We pulled together some meaningful metrics on the health of the economy and some top-line/bottom-line numbers on the S&P 500 Index: GDP growth, productivity, and household income, as well as a few others, including revenue and earnings for U.S. stocks, for good measure. It is a tale of mediocrity, at best. Then, we contrasted those with the actual market returns of the S&P 500 Index over the past five years. Truly meteoric. (As an aside, we at GMO have always been leery of drawing too many investment conclusions from staring at economic data—we are more valuation-oriented, after all—but even we are struck by the divergence.) Which brings us back to the Shiller P/E. Much of the run-up over the past few years has been primarily about multiple expansions. And the scary thing about multiple expansions is that they are reliably mean-reverting—if they run too far, the market always takes it back, sometimes with a vengeance. And we are currently almost 70% too far.

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“Deutsche Bank has no intent to settle these potential civil claims anywhere near the number cited..” “..the bank is aiming for an amount between $2 billion and $3 billion..”

US Seeks $14 Billion From Deutsche Bank Over Mortgage Securities Fraud (AFP)

Authorities in the US are seeking as much as $14 billion from Deutsche Bank to resolve allegations stemming from the sale of mortgage securities in the 2008 crisis, the German financial giant confirmed Thursday. The payout would be the largest ever inflicted on a foreign bank in the United States, easily surpassing the $8.9 billion that French bank BNP Paribas paid in 2014 for sanctions violations. But in a quick reaction, Deutsche Bank rejected the $14 billion figure, which the bank said was an opening proposal in settlement talks with US prosecutors. “Deutsche Bank has no intent to settle these potential civil claims anywhere near the number cited,” the statement said. “The negotiations are only just beginning. The bank expects that they will lead to an outcome similar to those of peer banks which have settled at materially lower amounts.”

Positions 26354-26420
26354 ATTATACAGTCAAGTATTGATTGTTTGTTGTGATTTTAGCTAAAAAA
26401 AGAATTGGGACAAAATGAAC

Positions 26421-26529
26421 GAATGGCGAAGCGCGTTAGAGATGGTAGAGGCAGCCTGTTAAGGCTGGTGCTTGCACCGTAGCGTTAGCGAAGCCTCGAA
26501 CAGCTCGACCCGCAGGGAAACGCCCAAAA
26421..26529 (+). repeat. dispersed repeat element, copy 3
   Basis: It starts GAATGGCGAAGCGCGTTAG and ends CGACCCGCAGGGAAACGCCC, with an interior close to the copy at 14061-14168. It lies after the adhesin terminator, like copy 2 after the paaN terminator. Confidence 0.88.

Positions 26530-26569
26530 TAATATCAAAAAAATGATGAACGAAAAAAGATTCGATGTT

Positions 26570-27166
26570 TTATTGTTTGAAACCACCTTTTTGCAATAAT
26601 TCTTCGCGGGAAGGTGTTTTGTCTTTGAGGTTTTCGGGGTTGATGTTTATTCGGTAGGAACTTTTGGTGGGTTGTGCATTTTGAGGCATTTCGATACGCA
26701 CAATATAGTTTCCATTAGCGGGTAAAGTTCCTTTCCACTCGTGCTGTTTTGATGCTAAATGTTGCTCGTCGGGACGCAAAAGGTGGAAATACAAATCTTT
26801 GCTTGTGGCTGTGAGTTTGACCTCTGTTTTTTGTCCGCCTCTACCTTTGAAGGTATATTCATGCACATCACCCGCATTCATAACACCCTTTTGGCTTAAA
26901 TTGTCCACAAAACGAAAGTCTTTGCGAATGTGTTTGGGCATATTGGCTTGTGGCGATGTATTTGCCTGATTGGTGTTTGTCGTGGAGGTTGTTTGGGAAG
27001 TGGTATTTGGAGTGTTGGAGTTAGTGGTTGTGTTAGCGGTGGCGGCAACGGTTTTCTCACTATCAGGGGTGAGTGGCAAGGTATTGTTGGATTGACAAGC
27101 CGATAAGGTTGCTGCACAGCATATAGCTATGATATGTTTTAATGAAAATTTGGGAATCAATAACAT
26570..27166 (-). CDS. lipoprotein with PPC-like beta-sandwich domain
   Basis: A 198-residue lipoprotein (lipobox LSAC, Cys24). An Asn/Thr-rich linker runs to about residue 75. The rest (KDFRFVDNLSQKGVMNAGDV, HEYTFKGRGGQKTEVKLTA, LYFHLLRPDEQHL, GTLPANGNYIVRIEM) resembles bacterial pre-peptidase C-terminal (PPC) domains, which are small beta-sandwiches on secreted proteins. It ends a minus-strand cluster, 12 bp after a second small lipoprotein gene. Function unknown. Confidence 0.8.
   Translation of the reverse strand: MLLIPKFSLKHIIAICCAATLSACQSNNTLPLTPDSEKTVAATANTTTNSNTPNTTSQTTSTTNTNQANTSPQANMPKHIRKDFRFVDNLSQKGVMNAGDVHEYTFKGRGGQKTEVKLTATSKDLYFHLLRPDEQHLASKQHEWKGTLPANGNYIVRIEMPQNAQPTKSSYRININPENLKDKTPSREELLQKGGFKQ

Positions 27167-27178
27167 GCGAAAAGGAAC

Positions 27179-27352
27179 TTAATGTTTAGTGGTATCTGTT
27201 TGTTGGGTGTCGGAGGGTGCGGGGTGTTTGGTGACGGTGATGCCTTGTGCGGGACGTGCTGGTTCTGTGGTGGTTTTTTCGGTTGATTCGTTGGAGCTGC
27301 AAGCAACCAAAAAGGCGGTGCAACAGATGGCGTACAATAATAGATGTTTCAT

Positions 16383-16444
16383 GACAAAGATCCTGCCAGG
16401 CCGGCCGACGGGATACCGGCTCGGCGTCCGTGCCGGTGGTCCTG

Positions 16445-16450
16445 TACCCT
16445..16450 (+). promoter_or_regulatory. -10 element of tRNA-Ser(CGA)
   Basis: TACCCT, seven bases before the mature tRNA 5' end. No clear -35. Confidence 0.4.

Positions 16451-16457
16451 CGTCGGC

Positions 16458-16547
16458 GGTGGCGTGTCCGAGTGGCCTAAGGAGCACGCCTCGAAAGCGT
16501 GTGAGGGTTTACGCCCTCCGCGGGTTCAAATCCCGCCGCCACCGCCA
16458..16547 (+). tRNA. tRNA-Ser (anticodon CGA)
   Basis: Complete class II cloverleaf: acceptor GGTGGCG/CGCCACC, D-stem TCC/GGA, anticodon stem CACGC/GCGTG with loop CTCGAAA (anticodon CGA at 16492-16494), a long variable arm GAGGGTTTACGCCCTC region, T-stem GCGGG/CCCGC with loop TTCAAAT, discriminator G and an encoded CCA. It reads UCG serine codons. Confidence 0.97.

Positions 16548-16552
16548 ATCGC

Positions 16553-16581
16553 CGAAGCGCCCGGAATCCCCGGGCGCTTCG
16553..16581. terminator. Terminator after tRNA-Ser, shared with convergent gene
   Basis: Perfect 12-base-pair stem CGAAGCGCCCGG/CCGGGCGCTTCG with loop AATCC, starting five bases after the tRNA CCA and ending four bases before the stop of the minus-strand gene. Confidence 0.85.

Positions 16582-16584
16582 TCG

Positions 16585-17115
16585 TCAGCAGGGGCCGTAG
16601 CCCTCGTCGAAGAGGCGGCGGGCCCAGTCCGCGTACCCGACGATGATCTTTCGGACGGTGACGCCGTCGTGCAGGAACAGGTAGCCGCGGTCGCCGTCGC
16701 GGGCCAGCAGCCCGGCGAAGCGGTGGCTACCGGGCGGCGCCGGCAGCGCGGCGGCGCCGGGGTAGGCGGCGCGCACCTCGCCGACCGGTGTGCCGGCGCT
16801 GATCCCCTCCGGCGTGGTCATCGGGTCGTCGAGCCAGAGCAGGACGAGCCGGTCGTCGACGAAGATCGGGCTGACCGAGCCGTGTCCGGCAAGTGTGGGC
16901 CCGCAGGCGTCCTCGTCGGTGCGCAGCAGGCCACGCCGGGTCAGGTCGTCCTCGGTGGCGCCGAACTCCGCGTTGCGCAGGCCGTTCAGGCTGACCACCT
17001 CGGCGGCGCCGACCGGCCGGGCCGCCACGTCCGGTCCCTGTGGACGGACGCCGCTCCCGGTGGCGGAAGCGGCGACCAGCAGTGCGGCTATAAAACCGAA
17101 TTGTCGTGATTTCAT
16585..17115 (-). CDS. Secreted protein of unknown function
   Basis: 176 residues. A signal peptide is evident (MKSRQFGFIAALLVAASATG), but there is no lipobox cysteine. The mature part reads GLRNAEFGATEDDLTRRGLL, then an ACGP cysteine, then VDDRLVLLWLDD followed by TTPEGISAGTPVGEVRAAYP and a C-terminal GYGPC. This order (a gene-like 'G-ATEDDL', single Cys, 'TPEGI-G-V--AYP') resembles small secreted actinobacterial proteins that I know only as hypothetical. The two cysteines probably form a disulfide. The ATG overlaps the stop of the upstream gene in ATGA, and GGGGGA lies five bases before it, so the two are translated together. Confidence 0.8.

The US investment bank Goldman Sachs in April agreed to pay more than $5 billion to settle similar allegations. US authorities have accused major banks of misleading investors about the values and quality of complex mortgage-backed securities sold before the 2008 financial crisis. Much of the underlying lending was worthless or fraudulent, delivering billions of dollars in losses to holders of the mortgage bonds when the housing market collapsed, bringing down numerous banks and touching off the country’s worst recession since the 1930s. According to securities filings, Deutsche Bank as of June 30 had set aside $5.5 billion to resolve pending legal matters. In the mortgage-backed securities matter, the bank is aiming for an amount between $2 billion and $3 billion, according to knowledgeable sources.